The visitor from deep space has passed us by, but may be due for an outburst as it careens toward the sun.
The object, known as Comet Swan, was discovered by an instrument floating in space: Nasa and the European Space Agency’s Solar and Heliospheric Observatory, or SOHO, satellite.
As it gets closer, the comet should be visible in the Southern Hemisphere just before sunrise, without any equipment. Comets rare enough to be seen without needing to use a telescope are rare,
The show could be seen in the coming weeks, becoming most clearly visible at the end of May and beginning of June.
Comet Swan came closest to Earth on 13 May, when it will swing by around 53 million miles away. It will then carry on to get closer to the Sun on 27 May, before sailing back off through the solar system.
The behaviour of comets is notoriously difficult to predict, especially as they fly closer to the Sun. Just weeks ago, starwatchers had been hoping to get a glimpse of the comet Atlas as it headed past Earth – but it broke up on its way, leaving a series of impressive if somewhat tragic photos.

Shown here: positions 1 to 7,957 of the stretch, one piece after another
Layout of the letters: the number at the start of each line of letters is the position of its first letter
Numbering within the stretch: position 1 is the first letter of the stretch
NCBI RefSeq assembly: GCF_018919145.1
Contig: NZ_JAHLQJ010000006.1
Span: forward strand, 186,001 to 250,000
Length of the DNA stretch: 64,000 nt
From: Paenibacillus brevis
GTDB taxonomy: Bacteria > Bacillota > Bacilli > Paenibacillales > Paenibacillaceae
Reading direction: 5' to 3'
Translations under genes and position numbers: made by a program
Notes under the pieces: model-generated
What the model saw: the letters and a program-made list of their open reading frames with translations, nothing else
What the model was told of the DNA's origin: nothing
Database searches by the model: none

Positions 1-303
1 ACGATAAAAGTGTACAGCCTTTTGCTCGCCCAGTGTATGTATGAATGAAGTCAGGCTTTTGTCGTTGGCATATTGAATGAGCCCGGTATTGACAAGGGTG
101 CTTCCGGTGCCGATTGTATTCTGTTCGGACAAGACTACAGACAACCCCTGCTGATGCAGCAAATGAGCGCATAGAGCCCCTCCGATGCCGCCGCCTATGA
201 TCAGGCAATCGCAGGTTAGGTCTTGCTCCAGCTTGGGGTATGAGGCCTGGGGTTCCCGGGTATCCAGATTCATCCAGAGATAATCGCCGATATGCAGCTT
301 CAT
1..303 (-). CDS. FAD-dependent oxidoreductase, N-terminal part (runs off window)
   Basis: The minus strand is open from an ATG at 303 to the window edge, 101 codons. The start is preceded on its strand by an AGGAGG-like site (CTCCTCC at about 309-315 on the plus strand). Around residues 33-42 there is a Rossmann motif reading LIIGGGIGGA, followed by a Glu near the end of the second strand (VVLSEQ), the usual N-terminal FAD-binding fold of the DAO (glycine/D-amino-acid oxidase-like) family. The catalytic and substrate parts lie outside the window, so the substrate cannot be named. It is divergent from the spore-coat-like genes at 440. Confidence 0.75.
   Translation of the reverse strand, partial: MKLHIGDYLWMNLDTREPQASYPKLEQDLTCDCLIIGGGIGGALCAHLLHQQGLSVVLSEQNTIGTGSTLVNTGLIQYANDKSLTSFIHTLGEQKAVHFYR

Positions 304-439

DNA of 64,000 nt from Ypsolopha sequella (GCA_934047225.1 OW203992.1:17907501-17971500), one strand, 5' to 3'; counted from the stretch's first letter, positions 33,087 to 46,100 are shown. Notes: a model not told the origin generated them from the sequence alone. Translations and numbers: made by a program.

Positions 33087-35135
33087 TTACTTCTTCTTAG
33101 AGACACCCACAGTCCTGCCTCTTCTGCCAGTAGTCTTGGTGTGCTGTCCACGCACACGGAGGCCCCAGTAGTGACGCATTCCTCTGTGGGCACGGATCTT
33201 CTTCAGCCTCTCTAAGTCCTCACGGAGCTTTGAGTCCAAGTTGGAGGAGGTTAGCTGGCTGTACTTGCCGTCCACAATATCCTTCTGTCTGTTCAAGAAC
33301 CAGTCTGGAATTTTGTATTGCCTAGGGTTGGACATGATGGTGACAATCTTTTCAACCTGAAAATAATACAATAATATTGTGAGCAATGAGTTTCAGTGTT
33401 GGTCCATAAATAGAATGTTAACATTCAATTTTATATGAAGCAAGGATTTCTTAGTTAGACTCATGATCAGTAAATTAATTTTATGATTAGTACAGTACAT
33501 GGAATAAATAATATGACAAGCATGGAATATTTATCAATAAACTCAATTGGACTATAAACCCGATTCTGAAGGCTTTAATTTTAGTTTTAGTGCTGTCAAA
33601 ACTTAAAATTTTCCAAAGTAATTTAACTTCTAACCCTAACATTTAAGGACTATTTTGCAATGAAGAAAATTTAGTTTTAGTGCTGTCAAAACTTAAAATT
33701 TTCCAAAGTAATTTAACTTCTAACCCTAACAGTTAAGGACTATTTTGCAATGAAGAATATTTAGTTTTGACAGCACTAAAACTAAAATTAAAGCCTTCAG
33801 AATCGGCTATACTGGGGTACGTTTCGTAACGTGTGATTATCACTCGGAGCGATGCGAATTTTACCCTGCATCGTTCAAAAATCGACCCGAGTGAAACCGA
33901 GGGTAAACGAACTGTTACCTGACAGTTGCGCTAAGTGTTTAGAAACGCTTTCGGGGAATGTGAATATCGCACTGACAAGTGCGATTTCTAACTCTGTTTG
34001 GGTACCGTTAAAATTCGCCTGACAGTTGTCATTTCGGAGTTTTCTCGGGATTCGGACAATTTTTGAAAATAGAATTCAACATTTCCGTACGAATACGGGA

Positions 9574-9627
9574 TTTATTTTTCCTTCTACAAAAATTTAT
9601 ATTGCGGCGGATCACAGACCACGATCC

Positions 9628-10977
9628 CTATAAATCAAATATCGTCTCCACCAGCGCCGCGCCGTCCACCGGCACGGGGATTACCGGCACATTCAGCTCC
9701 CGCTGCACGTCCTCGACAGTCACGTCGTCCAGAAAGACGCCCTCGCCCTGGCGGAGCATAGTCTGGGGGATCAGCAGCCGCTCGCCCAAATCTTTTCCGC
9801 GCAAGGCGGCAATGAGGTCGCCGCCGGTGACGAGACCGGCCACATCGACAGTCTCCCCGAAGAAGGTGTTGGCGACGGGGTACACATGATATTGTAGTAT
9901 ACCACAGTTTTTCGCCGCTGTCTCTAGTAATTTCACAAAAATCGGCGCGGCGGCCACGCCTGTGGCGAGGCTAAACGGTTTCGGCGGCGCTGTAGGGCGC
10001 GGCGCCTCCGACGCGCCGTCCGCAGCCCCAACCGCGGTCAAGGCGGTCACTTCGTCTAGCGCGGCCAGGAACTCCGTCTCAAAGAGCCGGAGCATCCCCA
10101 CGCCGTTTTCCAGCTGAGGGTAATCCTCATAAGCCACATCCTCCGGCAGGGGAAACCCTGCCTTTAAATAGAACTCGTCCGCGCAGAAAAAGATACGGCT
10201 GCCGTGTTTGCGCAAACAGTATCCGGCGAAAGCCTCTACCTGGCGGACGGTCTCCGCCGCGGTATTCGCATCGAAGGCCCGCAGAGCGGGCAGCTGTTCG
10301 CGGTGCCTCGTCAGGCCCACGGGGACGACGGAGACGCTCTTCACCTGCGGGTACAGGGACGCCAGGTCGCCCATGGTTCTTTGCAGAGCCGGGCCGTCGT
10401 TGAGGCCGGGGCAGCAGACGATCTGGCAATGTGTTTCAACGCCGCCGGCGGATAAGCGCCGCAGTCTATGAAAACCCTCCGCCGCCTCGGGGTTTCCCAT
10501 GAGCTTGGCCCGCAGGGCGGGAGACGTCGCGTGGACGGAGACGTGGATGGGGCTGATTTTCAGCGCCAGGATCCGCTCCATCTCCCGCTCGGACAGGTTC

As comets get nearer to the Sun, and the temperature gets hotter, they tend to heat up and start shedding material in a dust trail that can be visible in images. The ice, dust and rock that makes up a comet can then break up or become more visible, and it is difficult to know how any given object will behave in the circumstances.
The Comet Swan was first spotted last month, by an amateur astronomer called Michael Mattiazzo. He saw it in data from an instrument on the SOHO satellite called Solar Wind Anisotropies or Swan, which gives the object its name.